Recently, mostly because of this new venture we are on, my mind has been on all sorts of alcoholic beverages. But then it struck me, how come the talk is always about wine or spirits that are made by the peoples of the Northern hemisphere? Is it because the people who lived in changing seasons needed to brew and distill beverages that kept them warm during the winter? Is that why no one is celebrating and consuming Southeast Asian wine and spirits? Or is it a matter of taste or marketing?
This then led to the question of what Southeast Asia's wine and spirits may be in the first place. Singapore not having many people live here before the British doesn't have it's own history of alcoholic drinks. But in nearby Borneo, the indigenous people have been making home made rice wine called tuak and tapai for their communal gatherings and harvest festivals since pre-colonial times.
In the Philippines, similar rice wines were made and were similarly called tapay but could also be made from cassava or even potatoes. The most popular though is Tubâ which is made from various species of palm trees including the Nipa palm whose attap seeds in our ice kacang we love so much. Incidentally, not that you need to know, but the Filipinos also make Tubâ from the Fishtail palm (whose fruits were used to make a brown syrup or jaggery by pretty much everyone in the Indian Subcontinent and Southeast Asia before sugar took over).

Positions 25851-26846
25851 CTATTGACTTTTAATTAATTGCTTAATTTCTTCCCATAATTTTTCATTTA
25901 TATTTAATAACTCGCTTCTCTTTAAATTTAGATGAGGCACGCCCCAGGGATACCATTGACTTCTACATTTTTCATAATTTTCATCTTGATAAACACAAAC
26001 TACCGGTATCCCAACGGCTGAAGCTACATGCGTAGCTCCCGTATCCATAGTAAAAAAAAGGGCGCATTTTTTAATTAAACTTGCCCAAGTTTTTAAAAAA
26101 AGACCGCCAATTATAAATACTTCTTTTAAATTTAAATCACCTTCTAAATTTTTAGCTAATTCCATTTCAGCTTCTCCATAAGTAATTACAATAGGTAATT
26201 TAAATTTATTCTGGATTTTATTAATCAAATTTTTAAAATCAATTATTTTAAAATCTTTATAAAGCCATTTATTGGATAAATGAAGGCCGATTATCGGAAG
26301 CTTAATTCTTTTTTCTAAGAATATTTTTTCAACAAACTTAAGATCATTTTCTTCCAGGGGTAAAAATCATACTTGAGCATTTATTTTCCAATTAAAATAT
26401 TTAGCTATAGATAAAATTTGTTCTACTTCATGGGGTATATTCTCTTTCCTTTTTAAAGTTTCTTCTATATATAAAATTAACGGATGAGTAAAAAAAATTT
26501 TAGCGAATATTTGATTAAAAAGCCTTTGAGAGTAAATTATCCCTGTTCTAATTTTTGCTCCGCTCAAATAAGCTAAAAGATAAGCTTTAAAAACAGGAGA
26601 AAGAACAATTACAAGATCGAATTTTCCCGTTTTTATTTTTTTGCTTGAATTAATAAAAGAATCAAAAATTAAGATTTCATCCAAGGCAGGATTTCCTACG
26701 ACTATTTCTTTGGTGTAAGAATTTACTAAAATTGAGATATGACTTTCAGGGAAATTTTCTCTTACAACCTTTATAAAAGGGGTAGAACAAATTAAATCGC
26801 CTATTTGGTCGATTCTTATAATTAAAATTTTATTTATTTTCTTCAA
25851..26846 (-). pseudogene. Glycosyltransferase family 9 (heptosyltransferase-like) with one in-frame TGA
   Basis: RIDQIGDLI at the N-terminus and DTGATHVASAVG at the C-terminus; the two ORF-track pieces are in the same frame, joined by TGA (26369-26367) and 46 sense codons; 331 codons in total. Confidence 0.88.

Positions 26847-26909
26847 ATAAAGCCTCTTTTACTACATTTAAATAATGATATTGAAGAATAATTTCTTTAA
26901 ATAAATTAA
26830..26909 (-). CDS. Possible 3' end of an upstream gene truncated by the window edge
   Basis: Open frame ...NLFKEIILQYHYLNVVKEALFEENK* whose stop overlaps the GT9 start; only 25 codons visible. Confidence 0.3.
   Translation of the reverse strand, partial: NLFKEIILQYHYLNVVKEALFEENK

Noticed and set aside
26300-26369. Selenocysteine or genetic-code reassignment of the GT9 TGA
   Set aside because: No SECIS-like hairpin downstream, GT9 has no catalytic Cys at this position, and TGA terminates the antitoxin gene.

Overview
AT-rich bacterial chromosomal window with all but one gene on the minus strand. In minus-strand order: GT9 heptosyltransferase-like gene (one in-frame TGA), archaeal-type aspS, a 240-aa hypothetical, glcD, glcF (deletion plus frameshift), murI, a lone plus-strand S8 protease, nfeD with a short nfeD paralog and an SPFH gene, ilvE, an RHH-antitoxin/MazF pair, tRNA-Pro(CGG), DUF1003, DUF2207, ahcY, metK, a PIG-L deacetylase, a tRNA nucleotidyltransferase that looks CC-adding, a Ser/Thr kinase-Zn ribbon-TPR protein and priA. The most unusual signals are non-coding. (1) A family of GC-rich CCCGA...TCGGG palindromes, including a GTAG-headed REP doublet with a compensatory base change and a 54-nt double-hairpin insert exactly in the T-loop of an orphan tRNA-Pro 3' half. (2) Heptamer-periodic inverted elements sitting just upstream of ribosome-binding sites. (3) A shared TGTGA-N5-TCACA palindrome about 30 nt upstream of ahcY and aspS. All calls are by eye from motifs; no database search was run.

This is also true of Cambodia where palm wine is consumed as "toeuk thnaot" (palm water) and is sold around the villages of Cambodia in wooden cylinders on the back of bicycles. And just like the rest of Southeast Asia, Cambodia’s rice wine, or "sraa" in Khmer is related to Japan’s "sake" and Korea’s "cheongju"but is drunk as much for celebrations as it is for traditional medicines.
Along the same Mekong Delta, Vietnam traditional liquor is distilled from either glutinous or non-glutinous rice and apparently there is a local brand Sơn Tinh which won two silver medals at the International Wine & Spirit Competition (IWSC) in 2011. But I think part of the problem now is, to get internationally recognised, you need to know how to pronounce all these names.
Then again, if you don't know French you will also have a hard time remembering any of the French brands. But as we are still very much under the long shadows of colonial rule, this means we are still more familiar with many European languages than we are of our own neighbouring Southeast Asian languages. But if economic power means influence, does that mean every nation will know some Mandarin Chinese by the end of this new decade? Probably. And here we go again, history repeats itself and there is nothing new under the sun.